Social Security “Layering” Versus “Bucketing”

If you have not read last month’s article that is somewhat of a prequel to this one, please refer to “Social Security Prospecting Is Bait And Switch“ from April.

In that article I discussed how Social Security is about so much more than just Social Security and “crossover point analysis“ that many of us have seen. Crossover analysis is done by looking at the cumulative benefits of Social Security by filing at 62, 67, 70, etc., and which one comes out better at certain points in time in the future. This type of analysis is oversimplified for various reasons (taxes, time value of money, etc.). Let me explain by using my Monte Carlo Software.

As I go over this analysis, you will find that this conversation is about so much more than just projecting how long one will live then selecting the best timing based on our expectations. There is much more to it than that when you take into consideration taxes and RMDs. As I often tell my clients and agents, “Social Security optimization is about so much more than just Social Security. It is also about the other retirement income that can add to Social Security Taxation.”

Example client
Here is our example client. I’m simplifying it with one individual–Johnny–who was born in 1960 and has a full retirement age (Per Social Security) of 67 and his Social Security statement shows at full retirement age his benefit amount is $2,000 per month. That is his “primary insurance amount.” He also has a $1 million stock/bond portfolio (50/50) that is all Pre-Tax IRA money. Johnny wants to retire next year, 2025. Johnny is hoping that he can get at least $50,000 per year in today’s after-tax dollars in retirement income. That income he needs to adjust for inflation each year until he dies. What is his “retirement number” as I call it? That is what Monte Carlo simulations solve for.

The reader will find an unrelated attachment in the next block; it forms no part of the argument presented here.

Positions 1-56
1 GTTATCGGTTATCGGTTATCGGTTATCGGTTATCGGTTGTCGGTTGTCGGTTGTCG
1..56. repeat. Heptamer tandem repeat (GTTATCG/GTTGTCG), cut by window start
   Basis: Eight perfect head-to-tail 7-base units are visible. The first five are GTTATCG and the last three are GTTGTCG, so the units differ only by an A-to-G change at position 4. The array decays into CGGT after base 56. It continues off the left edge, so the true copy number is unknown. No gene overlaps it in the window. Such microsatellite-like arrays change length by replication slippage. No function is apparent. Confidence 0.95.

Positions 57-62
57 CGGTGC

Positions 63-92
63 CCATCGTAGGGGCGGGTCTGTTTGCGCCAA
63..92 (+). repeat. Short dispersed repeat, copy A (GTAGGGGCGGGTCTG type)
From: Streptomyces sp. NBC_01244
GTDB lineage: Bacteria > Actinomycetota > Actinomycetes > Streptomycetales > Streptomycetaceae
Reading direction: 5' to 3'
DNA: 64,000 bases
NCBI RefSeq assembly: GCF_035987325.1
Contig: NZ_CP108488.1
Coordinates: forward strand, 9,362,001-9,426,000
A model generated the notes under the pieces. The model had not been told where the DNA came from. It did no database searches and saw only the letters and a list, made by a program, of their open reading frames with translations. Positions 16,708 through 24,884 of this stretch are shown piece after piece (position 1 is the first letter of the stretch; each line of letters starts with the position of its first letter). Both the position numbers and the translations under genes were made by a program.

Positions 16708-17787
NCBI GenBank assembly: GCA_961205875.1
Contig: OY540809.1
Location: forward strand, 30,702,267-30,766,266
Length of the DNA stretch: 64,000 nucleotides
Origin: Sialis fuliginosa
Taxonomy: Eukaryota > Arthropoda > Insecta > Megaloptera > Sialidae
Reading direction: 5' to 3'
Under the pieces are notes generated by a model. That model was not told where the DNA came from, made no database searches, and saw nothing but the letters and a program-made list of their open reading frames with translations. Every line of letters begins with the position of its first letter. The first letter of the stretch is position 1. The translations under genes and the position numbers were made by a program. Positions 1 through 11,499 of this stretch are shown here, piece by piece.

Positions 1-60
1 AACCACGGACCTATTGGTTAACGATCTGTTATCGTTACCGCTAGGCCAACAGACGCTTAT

In short, what Monte Carlo simulations do is it answers the question of: “When Johnny retires, how much is it in today’s dollars that he can take in retirement income among all of his sources of income so that he statistically does not run out of money?” The system will come back with a dollar amount that he “should” be able to take in order to last him his lifetime–which I put in as age 92. I wanted to be aggressive with the lifespan because I want to be conservative with his retirement income so he does not run out of money. Furthermore, the amount of income that the system comes back with is based off of a 95 percent confidence rate, which I won’t go into here. It’s irrelevant to this article.

Layering approach
The first scenario is what I call the “layering approach.” This is when consumers automatically file for Social Security once they retire, age 65 in Johnny’s case, and then just layer on top of it his portfolio income, which is 100 percent pretax in our simplified example. So the question is, what is the after-tax dollar amount that Johnny can take in his first year of retirement and then, adjusting for inflation, each year thereafter by taking this approach? The system came back with the following shown in Chart 1.